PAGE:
All three Pro dynamics plug-ins have the ability to switch their audio detection behaviour, with four modes of fixed ballistics — Average, RMS (faster release than Average), Peak and Fast (faster than peak, with a warning of being most prone to distortion) — as well as the default Smart mode, which adapts to the incoming signal and fluidly switches between the other four modes as it deems appropriate. Expander is the only exception to this, as it has an additional Duck mode (more on that later).

Apart from the ‘detection’ or ballistics modes, Compressor has the usual array of controls: Threshold, Ratio, Knee, Attack, Release. There is also a Depth pot, for setting a downwards limit on the amount of attenuation. And if you’re fond of interacting with the graphical display, it can be manipulated directly rather than mousing over the pots. Another smart and useful feature of Compressor and Expander is the Attenuation Listen function that allows the user to hear only the portion of audio affected by the plug-in. There’s also a Mix pot, for those fond of parallel compression. The sidechain function on Compressor and Expander is fleshed out nicely, with filters and audition controls. Surround instances of the plug-in also have good options for splitting the compressors behaviour, with a nice ‘front/rear’ option in addition to the more usual stereo pairs or 5.0/LFE splits.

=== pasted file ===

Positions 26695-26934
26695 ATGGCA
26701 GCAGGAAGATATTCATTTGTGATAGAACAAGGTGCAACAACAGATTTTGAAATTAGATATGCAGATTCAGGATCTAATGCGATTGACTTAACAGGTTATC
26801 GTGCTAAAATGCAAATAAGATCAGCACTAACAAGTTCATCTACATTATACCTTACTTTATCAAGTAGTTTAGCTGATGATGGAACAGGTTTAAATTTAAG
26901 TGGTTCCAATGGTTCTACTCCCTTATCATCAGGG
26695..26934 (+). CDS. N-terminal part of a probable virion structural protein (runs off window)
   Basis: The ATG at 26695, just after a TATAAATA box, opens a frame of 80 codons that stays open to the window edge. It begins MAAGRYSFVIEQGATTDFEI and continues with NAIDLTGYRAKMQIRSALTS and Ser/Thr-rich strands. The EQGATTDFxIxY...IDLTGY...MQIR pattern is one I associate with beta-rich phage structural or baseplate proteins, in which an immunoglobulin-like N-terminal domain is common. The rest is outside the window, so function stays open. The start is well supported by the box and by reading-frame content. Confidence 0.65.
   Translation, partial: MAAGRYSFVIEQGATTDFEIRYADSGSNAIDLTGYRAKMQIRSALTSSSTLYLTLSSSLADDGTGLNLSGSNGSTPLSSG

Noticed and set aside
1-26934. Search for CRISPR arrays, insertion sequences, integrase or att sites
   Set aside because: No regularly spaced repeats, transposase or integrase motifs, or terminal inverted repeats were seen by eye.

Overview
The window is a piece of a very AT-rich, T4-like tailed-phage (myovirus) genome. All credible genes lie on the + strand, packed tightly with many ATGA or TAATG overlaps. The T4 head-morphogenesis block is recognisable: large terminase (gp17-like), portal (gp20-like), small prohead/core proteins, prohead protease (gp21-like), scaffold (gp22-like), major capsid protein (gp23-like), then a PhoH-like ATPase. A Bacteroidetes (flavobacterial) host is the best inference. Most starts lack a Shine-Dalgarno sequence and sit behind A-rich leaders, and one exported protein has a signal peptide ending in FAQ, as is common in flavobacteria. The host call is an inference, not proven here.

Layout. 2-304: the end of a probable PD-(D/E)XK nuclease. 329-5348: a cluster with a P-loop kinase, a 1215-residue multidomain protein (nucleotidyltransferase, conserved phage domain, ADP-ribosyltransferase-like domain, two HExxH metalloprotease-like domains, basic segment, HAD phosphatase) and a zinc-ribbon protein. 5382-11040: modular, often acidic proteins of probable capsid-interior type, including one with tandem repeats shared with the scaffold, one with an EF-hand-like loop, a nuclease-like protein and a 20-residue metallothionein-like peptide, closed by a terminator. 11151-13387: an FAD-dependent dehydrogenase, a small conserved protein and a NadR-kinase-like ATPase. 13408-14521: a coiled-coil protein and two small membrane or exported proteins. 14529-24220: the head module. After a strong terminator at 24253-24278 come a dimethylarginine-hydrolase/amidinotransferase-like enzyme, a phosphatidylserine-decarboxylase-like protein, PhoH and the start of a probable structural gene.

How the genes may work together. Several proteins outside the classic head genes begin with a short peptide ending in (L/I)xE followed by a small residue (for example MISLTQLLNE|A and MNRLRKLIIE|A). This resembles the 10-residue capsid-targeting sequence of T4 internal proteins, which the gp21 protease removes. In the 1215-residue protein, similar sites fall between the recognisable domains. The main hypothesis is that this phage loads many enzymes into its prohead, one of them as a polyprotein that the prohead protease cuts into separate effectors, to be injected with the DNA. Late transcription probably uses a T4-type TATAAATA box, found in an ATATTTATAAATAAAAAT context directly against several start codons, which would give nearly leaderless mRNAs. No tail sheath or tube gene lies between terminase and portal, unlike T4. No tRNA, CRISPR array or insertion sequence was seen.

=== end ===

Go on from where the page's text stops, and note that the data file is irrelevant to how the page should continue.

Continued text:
In my own use, I turned to Compressor first, loved its clean sound and started using its sidechain function to duck some music beds under a voiceover. But after looking into Expander I found some unique features more suited to this task. Expander actually has a look-ahead feature (up to 15ms) to make sure it’s gating or ducking accurately (it can be turned off if you don’t want to incur the delay). Expander also features a dedicated Duck detection mode for smoother rides around voiceovers. I found the default ‘gate’ ratio in this setting too hard for ducking, but on rolling it back to 1.3:1 it settled in nicely and slightly improved on the results I was getting with Compressor’s sidechain.



    Pro Compressor: US$99
    Pro Expander: US$99
    Pro Limiter: US$299


    Avid: 1300 734 454 or

  • PROS

    • Clean sound and flexible ballistics
    • Handy Attenuation, Listen and Mix functions